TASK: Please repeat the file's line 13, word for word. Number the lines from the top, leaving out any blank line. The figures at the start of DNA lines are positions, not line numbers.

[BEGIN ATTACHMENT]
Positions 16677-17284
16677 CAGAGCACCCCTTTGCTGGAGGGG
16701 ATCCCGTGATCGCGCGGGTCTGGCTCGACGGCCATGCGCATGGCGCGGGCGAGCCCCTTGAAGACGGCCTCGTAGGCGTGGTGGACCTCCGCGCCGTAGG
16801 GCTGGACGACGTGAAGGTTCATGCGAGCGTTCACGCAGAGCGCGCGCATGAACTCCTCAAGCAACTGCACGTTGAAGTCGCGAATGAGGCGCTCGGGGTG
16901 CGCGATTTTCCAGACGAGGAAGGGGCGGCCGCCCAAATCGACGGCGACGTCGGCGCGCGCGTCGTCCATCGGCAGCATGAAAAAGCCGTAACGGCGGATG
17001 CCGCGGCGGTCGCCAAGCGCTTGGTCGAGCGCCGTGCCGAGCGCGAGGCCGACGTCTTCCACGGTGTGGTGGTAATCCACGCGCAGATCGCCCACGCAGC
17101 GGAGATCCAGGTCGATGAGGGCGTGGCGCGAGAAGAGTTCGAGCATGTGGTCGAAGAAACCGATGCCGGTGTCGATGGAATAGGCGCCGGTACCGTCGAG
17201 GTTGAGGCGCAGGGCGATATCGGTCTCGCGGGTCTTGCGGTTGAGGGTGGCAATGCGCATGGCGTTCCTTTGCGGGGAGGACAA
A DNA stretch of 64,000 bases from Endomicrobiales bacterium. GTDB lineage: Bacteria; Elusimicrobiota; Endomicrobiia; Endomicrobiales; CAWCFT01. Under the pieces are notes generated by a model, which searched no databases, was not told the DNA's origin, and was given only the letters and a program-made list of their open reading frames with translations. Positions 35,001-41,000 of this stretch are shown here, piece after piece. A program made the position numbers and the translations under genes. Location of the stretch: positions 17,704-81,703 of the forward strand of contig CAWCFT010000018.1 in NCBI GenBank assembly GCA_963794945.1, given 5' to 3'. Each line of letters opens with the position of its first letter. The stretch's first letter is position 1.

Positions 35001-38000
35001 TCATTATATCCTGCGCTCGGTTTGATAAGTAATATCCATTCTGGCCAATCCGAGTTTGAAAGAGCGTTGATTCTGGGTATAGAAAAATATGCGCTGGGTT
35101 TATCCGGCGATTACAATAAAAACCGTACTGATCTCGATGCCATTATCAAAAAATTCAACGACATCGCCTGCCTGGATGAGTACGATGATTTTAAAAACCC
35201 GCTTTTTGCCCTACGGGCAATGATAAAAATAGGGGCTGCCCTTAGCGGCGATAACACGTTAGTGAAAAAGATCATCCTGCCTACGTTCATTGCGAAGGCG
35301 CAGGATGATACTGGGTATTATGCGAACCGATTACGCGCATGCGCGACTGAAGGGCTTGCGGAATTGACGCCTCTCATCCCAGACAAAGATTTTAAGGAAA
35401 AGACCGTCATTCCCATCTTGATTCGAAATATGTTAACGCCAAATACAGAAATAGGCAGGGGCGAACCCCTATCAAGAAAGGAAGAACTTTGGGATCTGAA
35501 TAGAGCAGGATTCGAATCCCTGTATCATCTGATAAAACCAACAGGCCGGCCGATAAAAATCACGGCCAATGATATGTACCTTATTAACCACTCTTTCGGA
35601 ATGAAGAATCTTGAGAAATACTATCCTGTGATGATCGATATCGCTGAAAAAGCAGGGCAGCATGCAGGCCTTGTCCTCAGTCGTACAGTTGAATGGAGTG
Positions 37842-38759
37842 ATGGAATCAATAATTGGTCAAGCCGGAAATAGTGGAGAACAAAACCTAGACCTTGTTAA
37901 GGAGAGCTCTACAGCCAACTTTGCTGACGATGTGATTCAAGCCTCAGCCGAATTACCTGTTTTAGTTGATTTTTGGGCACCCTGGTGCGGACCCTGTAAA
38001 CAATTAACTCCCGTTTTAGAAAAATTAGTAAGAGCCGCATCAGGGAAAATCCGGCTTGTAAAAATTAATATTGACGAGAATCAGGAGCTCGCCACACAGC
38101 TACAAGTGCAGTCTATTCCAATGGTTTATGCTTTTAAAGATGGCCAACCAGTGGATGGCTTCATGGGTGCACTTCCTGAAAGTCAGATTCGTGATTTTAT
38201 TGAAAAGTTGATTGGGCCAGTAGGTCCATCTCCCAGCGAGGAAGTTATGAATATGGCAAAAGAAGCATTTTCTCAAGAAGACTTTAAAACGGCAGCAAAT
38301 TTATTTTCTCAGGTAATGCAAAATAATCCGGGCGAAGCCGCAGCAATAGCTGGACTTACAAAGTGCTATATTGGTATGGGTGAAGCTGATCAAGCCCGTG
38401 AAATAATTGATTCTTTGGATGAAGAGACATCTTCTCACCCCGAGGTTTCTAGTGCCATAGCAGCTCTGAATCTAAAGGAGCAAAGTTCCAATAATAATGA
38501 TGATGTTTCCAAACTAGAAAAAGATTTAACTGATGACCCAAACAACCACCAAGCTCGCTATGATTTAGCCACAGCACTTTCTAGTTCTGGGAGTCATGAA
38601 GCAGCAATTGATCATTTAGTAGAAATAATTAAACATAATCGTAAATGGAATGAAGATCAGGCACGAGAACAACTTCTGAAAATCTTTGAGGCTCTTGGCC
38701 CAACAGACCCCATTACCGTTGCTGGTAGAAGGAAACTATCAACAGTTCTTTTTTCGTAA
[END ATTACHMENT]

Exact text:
35201 GCTTTTTGCCCTACGGGCAATGATAAAAATAGGGGCTGCCCTTAGCGGCGATAACACGTTAGTGAAAAAGATCATCCTGCCTACGTTCATTGCGAAGGCG